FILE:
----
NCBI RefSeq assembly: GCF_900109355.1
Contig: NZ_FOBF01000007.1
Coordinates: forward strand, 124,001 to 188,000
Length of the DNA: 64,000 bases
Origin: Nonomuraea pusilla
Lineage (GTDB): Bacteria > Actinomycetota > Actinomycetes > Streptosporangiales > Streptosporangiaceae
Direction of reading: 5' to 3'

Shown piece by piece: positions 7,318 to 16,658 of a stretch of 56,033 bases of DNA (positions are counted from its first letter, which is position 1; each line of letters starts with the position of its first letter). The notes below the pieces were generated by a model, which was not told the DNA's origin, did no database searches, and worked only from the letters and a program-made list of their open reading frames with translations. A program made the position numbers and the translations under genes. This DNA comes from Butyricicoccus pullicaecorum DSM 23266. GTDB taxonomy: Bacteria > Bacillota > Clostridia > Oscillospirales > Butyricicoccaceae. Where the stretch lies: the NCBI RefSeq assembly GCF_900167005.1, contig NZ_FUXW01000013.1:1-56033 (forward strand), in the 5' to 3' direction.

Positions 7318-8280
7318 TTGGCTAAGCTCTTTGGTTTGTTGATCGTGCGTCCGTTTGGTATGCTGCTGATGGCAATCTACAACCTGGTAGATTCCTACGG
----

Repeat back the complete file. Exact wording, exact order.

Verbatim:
NCBI RefSeq assembly: GCF_900109355.1
Contig: NZ_FOBF01000007.1
Coordinates: forward strand, 124,001 to 188,000
Length of the DNA: 64,000 bases
Origin: Nonomuraea pusilla
Lineage (GTDB): Bacteria > Actinomycetota > Actinomycetes > Streptosporangiales > Streptosporangiaceae
Direction of reading: 5' to 3'

Shown piece by piece: positions 7,318 to 16,658 of a stretch of 56,033 bases of DNA (positions are counted from its first letter, which is position 1; each line of letters starts with the position of its first letter). The notes below the pieces were generated by a model, which was not told the DNA's origin, did no database searches, and worked only from the letters and a program-made list of their open reading frames with translations. A program made the position numbers and the translations under genes. This DNA comes from Butyricicoccus pullicaecorum DSM 23266. GTDB taxonomy: Bacteria > Bacillota > Clostridia > Oscillospirales > Butyricicoccaceae. Where the stretch lies: the NCBI RefSeq assembly GCF_900167005.1, contig NZ_FUXW01000013.1:1-56033 (forward strand), in the 5' to 3' direction.

Positions 7318-8280
7318 TTGGCTAAGCTCTTTGGTTTGTTGATCGTGCGTCCGTTTGGTATGCTGCTGATGGCAATCTACAACCTGGTAGATTCCTACGG